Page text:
Thursday, October 10, 2013
Open letter to Andy Bell from BNN Commodities
I see you have Tom Kendall from Credit Suisse on your Commodities report, today at 11:30AM. The title of the segment is "Another Nail In Gold's Coffin", ha ha, ho ho.
I can understand if you simply want to lob this kid a bunch of soft pitches and let him spend most of the half-hour on his favourite talking points, I really do. That's what TV "journalism" has become, after all. It's why most of us people are getting our news from the internet now.
But Andy, if you feel a bit ambitious, might I suggest the following?
1) You could ask Kendall about the data for Chinese gold demand, and which direction is the trend in the data, and how that justifies a bearish gold call. Cos it doesn't, really.
2) You could ask Kendall about the data for primary gold supply, and investment gold supply, and how those trends justify a bearish gold call. Cos they don't either.
3) You could ask Kendall about Indian gold demand, remembering that most gold is now getting smuggled into India. Does Credit Suisse have a good handle on how much smuggled gold is entering India? Or are they simply relying on official government figures?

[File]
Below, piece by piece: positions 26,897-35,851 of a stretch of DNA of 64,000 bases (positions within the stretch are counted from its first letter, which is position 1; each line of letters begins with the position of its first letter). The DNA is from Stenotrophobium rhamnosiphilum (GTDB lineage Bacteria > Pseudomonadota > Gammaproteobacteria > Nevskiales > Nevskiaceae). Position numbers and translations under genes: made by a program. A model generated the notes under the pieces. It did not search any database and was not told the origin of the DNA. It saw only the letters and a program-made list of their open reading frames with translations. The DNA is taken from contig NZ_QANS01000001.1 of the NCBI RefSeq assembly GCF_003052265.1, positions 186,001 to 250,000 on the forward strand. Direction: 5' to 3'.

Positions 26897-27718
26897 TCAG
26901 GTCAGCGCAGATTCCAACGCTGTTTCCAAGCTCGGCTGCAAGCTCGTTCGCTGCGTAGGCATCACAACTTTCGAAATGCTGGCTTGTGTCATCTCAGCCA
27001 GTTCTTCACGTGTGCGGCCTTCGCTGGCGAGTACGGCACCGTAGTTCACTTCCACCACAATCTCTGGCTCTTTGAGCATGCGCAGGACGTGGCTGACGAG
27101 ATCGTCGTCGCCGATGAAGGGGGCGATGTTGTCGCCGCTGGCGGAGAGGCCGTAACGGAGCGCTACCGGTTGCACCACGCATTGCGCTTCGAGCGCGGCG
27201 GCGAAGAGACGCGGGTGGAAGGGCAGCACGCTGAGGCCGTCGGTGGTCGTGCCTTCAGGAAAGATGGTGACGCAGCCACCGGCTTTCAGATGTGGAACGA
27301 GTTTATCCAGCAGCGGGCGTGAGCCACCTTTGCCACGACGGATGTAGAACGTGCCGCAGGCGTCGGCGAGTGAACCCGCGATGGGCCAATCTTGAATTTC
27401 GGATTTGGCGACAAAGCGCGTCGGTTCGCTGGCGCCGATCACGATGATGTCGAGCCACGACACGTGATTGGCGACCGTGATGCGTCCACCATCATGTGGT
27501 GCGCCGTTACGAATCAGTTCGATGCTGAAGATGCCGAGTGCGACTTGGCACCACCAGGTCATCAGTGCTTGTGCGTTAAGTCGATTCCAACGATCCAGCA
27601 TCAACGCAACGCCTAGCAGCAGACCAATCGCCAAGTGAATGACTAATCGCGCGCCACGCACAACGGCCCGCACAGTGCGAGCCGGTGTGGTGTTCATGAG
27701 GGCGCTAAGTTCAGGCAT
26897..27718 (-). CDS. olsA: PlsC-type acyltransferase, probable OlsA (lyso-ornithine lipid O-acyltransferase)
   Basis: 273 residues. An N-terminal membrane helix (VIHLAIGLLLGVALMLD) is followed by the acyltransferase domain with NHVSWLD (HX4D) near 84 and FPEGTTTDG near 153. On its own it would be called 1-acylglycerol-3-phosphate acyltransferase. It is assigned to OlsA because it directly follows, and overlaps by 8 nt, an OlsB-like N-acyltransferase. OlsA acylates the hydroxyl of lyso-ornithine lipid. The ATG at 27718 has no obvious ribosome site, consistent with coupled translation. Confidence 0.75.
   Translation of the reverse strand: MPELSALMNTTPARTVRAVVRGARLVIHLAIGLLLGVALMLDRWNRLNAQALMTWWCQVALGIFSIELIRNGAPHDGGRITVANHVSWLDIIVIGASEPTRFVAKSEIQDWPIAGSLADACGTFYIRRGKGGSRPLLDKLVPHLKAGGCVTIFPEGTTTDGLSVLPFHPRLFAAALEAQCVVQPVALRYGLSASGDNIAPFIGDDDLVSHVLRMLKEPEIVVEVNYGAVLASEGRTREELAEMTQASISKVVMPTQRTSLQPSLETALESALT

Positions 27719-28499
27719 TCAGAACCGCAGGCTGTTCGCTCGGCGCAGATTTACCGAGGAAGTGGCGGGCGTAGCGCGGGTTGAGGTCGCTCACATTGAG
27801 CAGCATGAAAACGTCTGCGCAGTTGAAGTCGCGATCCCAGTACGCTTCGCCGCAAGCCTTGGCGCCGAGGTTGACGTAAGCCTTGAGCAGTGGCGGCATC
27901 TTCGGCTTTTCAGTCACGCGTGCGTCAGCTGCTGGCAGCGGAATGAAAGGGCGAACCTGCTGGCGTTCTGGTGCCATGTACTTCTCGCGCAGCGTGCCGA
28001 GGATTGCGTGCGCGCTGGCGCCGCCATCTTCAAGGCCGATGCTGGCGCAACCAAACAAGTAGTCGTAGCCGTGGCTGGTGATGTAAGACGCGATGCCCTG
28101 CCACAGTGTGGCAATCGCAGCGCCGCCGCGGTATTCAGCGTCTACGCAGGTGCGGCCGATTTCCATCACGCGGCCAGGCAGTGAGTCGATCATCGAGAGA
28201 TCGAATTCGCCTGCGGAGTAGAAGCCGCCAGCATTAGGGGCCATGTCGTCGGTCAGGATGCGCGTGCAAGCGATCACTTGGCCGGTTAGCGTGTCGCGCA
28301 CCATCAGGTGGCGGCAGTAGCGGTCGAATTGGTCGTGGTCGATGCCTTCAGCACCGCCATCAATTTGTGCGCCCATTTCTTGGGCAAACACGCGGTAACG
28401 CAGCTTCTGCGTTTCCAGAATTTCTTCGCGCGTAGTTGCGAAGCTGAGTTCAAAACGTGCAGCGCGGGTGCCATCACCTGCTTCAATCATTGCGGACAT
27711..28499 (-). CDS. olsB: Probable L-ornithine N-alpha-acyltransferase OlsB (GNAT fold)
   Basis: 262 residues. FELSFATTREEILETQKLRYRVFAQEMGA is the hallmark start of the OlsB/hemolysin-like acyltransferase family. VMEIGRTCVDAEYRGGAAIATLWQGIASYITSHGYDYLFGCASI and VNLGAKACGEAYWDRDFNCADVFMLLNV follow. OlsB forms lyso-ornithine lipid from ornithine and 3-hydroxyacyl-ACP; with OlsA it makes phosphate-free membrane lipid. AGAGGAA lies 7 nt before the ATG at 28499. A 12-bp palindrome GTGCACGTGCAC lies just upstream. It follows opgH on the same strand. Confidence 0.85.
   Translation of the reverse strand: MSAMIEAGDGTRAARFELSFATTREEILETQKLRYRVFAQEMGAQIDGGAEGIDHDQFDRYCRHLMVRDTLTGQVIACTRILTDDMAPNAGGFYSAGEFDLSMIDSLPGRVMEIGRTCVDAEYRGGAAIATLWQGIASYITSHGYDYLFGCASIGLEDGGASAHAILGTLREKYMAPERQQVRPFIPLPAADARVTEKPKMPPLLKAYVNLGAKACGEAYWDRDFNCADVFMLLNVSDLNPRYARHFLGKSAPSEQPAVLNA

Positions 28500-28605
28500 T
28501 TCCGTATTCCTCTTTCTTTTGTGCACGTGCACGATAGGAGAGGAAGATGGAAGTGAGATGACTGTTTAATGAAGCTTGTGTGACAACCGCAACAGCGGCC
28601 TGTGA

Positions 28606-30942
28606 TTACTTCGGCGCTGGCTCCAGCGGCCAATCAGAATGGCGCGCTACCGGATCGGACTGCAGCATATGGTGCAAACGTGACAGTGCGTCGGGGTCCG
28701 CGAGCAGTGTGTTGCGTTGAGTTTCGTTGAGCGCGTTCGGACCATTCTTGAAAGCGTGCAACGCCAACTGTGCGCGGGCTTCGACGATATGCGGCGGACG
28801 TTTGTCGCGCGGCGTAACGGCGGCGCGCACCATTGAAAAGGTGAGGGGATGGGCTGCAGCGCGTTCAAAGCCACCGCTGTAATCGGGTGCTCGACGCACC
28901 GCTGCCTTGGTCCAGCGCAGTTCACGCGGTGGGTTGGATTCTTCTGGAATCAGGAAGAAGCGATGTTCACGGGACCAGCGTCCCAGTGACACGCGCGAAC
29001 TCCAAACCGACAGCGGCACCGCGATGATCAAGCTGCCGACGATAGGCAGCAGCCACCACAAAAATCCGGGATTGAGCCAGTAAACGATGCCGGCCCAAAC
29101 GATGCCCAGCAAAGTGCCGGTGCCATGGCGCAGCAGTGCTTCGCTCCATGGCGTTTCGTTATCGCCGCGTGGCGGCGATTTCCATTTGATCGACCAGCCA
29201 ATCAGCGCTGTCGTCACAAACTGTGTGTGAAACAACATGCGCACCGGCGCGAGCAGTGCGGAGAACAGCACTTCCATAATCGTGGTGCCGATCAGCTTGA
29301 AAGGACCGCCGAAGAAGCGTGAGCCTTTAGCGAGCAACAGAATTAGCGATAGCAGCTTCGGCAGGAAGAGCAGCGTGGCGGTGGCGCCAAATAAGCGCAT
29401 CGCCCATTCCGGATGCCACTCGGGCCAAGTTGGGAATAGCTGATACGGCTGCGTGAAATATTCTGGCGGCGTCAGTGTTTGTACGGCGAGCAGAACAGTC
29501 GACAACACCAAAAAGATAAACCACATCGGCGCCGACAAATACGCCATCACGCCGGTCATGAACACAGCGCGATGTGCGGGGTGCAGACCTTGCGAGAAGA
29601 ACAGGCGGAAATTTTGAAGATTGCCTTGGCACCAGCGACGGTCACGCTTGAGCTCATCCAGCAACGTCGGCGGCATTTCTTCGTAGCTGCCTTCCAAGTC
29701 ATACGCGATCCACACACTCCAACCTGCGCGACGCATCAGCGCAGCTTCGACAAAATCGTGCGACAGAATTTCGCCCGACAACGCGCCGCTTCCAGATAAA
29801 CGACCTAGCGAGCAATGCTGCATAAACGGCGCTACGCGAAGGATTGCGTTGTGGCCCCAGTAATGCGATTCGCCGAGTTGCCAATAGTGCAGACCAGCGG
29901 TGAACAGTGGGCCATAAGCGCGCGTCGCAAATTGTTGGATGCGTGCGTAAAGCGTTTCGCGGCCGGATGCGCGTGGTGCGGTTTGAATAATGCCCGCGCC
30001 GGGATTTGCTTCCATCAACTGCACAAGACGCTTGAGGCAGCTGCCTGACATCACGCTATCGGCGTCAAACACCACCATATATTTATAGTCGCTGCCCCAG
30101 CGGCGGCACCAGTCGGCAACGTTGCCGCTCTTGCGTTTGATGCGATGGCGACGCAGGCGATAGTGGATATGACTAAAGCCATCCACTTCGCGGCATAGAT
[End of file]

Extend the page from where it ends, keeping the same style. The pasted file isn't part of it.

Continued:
4) Indian rural farmers make up 60-70% of Indian gold demand, and they're going to see a bumper crop this year. What does Credit Suisse think they're going to do with their money, given they have no banks? Does Credit Suisse think 600 million rural Indians will suddenly decide this year to take a day-long train ride to the nearest city, open a brokerage account, and buy fractional shares of Apple?
5) Ask Kendall the mechanism by which physical gold demand is affected by the US dollar, or by Treasury yields, or by quantitative easing. Because he's probably a really smart guy and I must really be dumb, because I just don't get how any of those things should affect physical gold demand and I must need some 'splainin' to me.
6) Just as an aside, ask Kendall if he has the same outlook for silver and platinum, considering they're industrial metals correlated with world economic growth and he seems to feel gold is the opposite. Would continued Asian wealth creation imply a lower future gold price, given constrained supply? If so, what is the data supporting a theory of reduced Asian gold asset allocation in the future?
I feel this would make for a very informative interview, Andy. What do you say?